Bay Trippin’: Getting lost at Castle Rocks

 (Photos by Annie Sciacca, The Inquirer)

Annie Sciacca

(Photos by Annie Sciacca, The Inquirer)

Christian Villanueva

When choosing a destination for a day trip, I favor locations with few people, dramatic natural features, and enough distance to get a little breathing room for self-reflection.

Sometimes I forget to look in my own backyard, which is certainly the case with the Castle Rocks.

The high cliffs and numerous caves offer a chance to get away from it all, locally.

The sandstone outcroppings are located within Mount Diablo State Park boundaries, but are best accessed through Castle Rock Regional Recreation Area.

The steep climb, deadly heights, thick brush and risk of ticks and poison oak keep this spot relatively secluded, as photographer Annie Sciacca and I discovered on a recent Saturday.

The trail began on the Stagecoach trail with a gentle incline, but the difficulty quickly increased as we turned off the main trail onto a deer trail at the base of the rocks.

Immediately we were scrambling up slick, moist, moss-covered boulders and then working our way up the spine of one outcropping, using all fours to clutch at every hold in the smooth rock. On one side was a significant drop, and on the other, a sheer cliff.

After the challenging and at times perilous ascent, we clambered atop one of the highest outcroppings for a near 360-degree view.

We sat at the edge of a cliff watching Pine Creek snake its way out of the Mount Diablo foothills and through the green valley below. In the other direction, the view stretched all the way to the refineries of Martinez and beyond.

Four vultures circled overhead, hovering in the updrafts, seemingly waiting for us to fall. As we sat enjoying the warmth of the sun, a light breeze fanned us, the air fragrant with the scent of blossoming sage brush that wafted from the chasms below.

“Help, help, call my mom!”

Some teenagers smoking in a cave below broke the serenity of the moment.

“We’re higher than you,” they yelled from 200 feet below.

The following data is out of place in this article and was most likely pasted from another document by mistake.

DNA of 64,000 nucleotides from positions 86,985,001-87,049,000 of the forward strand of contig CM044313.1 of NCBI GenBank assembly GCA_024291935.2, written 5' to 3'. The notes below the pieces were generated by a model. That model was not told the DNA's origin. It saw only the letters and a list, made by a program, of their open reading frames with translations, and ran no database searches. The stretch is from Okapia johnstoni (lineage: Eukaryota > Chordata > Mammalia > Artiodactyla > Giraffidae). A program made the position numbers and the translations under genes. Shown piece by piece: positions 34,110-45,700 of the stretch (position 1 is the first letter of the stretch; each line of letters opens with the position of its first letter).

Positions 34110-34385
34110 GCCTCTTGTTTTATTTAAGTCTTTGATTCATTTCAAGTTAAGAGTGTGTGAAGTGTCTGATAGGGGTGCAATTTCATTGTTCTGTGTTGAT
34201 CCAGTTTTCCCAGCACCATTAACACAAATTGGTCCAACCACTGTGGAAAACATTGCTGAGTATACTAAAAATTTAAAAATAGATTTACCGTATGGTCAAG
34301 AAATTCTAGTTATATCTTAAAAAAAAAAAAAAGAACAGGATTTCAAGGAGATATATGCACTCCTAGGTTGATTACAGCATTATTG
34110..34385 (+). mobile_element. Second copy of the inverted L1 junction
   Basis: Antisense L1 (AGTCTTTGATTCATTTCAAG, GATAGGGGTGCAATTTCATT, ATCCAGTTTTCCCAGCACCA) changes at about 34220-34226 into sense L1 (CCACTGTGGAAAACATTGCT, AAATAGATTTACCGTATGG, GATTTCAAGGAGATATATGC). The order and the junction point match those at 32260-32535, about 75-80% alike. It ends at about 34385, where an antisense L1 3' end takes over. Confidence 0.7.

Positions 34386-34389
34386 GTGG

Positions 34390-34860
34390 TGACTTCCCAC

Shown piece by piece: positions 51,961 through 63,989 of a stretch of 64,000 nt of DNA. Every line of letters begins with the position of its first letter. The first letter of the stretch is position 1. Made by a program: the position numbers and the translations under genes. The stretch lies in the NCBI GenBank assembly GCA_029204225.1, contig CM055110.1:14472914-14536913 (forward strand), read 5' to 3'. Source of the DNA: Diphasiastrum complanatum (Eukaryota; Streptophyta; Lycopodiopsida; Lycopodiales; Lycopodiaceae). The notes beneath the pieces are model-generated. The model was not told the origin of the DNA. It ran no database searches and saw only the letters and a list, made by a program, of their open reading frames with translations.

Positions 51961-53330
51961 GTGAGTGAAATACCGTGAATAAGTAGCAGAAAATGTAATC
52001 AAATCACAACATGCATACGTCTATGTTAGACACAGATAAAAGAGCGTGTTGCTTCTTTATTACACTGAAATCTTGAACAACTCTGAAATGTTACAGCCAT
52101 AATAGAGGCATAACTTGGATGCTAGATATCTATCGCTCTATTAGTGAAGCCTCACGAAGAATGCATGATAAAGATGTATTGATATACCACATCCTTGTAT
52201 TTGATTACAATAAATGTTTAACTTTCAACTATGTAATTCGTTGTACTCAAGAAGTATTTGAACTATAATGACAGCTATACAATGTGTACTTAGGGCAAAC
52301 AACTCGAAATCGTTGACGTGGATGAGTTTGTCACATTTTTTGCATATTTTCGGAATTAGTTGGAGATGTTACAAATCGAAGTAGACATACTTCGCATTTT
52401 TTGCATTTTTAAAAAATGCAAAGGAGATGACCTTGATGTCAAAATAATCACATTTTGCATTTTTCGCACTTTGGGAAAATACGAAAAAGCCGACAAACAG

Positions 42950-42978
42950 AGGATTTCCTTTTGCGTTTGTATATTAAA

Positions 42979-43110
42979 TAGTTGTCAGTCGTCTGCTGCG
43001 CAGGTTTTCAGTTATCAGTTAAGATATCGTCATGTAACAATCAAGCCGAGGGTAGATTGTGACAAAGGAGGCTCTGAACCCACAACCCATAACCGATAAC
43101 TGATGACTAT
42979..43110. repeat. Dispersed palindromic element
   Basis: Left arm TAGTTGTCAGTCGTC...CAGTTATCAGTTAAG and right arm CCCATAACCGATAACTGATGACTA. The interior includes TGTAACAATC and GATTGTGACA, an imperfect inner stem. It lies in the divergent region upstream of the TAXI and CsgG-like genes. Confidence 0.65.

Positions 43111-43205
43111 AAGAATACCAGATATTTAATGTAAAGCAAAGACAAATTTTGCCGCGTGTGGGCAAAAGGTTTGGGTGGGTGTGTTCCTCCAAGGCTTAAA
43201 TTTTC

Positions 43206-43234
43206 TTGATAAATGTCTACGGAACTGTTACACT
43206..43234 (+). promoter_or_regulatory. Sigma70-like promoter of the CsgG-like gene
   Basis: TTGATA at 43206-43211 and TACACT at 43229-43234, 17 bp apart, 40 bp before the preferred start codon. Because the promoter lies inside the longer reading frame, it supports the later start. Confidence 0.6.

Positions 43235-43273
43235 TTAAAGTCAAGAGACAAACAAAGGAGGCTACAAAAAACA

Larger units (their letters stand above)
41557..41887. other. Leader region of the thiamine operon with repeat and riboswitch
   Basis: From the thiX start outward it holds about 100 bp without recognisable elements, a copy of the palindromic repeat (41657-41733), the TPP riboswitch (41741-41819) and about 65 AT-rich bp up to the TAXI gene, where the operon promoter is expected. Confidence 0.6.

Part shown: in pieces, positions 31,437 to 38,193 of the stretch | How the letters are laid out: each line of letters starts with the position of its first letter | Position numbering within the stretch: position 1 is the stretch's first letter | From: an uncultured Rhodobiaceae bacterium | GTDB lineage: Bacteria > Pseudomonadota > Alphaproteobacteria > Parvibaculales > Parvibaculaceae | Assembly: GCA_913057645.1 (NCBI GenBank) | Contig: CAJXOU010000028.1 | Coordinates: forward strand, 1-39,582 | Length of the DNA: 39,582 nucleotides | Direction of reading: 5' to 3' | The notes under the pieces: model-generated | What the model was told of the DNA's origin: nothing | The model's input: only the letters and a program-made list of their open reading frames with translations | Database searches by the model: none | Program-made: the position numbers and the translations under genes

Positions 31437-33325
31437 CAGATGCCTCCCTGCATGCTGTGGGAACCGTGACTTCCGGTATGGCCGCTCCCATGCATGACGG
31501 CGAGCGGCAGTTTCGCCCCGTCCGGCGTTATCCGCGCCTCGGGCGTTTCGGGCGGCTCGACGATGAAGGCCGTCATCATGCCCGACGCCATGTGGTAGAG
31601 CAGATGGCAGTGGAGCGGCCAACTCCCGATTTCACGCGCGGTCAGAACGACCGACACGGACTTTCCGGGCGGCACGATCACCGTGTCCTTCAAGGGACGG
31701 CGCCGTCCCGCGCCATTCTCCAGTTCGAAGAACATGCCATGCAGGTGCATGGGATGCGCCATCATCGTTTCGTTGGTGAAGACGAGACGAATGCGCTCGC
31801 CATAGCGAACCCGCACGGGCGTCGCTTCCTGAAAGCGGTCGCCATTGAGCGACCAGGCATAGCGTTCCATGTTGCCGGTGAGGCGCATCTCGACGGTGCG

They were.

They yelled a few minutes more before falling silent.

The descent was steep, but fun. It took a mix of sliding down boulders, swinging from tree branches and skiing down sideways on mini-avalanches of loose dirt.

In the deep gullies that see the sun only a few hours a day, a dark, rich humus covered the ground, everything lush and green, the air cool and damp. Just outside of these narrow valleys, where the sun shone more, the earth was bone dry, dusty and hard, only the hardiest plants growing there.

About halfway down we came across what is unofficially known as “Bong Cave.”

The entrance, a small hole in the top of the cliff drops down about 15 feet into a large cavity that opens out the face of the precipice. Despite the poor quality of the graffiti that covers the walls, it is a beautiful spot, a great place to have lunch and look up at the rocks you spent the morning climbing.

This is a perfect time to visit. Everything is green, the weather is right and wild flowers are in bloom.

We managed to avoid both the ticks and poison oak. Sciacca, who had no previous rock-climbing experience, managed it without a problem. And while any which way up involves a serious climb, hikers can decide the level of difficulty level in the paths they choose.

There are many beautiful spots, every peak and each valley offering its own unique beauty.

Castle Rocks is free, and it is close to home. Go get lost.

Contact Christian Villanueva at [email protected]